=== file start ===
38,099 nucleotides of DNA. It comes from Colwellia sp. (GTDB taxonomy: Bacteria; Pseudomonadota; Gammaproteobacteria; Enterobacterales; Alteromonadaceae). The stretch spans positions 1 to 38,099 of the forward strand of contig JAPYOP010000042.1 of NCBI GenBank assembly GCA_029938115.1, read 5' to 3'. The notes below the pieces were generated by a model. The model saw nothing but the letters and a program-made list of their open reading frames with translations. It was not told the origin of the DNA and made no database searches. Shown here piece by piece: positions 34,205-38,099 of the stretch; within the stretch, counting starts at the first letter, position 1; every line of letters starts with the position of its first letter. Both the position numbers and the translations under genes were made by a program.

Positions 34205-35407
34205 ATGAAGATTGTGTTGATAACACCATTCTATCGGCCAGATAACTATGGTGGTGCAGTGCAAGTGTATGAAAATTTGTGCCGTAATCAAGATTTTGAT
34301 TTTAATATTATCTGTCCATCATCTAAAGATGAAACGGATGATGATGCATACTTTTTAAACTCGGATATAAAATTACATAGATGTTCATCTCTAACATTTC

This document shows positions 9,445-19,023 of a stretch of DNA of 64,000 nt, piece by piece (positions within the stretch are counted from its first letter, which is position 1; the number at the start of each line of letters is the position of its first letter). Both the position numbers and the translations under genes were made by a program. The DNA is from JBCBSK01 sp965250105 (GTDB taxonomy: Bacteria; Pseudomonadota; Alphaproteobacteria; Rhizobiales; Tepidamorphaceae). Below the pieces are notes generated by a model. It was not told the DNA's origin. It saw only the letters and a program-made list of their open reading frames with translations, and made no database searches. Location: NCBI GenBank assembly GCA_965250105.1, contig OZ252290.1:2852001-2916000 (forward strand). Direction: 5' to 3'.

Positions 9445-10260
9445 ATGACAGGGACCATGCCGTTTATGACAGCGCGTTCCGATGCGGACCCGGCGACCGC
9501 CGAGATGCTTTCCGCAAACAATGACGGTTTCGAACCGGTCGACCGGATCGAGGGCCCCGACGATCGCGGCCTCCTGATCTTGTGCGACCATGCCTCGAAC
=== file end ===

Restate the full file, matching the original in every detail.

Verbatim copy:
38,099 nucleotides of DNA. It comes from Colwellia sp. (GTDB taxonomy: Bacteria; Pseudomonadota; Gammaproteobacteria; Enterobacterales; Alteromonadaceae). The stretch spans positions 1 to 38,099 of the forward strand of contig JAPYOP010000042.1 of NCBI GenBank assembly GCA_029938115.1, read 5' to 3'. The notes below the pieces were generated by a model. The model saw nothing but the letters and a program-made list of their open reading frames with translations. It was not told the origin of the DNA and made no database searches. Shown here piece by piece: positions 34,205-38,099 of the stretch; within the stretch, counting starts at the first letter, position 1; every line of letters starts with the position of its first letter. Both the position numbers and the translations under genes were made by a program.

Positions 34205-35407
34205 ATGAAGATTGTGTTGATAACACCATTCTATCGGCCAGATAACTATGGTGGTGCAGTGCAAGTGTATGAAAATTTGTGCCGTAATCAAGATTTTGAT
34301 TTTAATATTATCTGTCCATCATCTAAAGATGAAACGGATGATGATGCATACTTTTTAAACTCGGATATAAAATTACATAGATGTTCATCTCTAACATTTC

This document shows positions 9,445-19,023 of a stretch of DNA of 64,000 nt, piece by piece (positions within the stretch are counted from its first letter, which is position 1; the number at the start of each line of letters is the position of its first letter). Both the position numbers and the translations under genes were made by a program. The DNA is from JBCBSK01 sp965250105 (GTDB taxonomy: Bacteria; Pseudomonadota; Alphaproteobacteria; Rhizobiales; Tepidamorphaceae). Below the pieces are notes generated by a model. It was not told the DNA's origin. It saw only the letters and a program-made list of their open reading frames with translations, and made no database searches. Location: NCBI GenBank assembly GCA_965250105.1, contig OZ252290.1:2852001-2916000 (forward strand). Direction: 5' to 3'.

Positions 9445-10260
9445 ATGACAGGGACCATGCCGTTTATGACAGCGCGTTCCGATGCGGACCCGGCGACCGC
9501 CGAGATGCTTTCCGCAAACAATGACGGTTTCGAACCGGTCGACCGGATCGAGGGCCCCGACGATCGCGGCCTCCTGATCTTGTGCGACCATGCCTCGAAC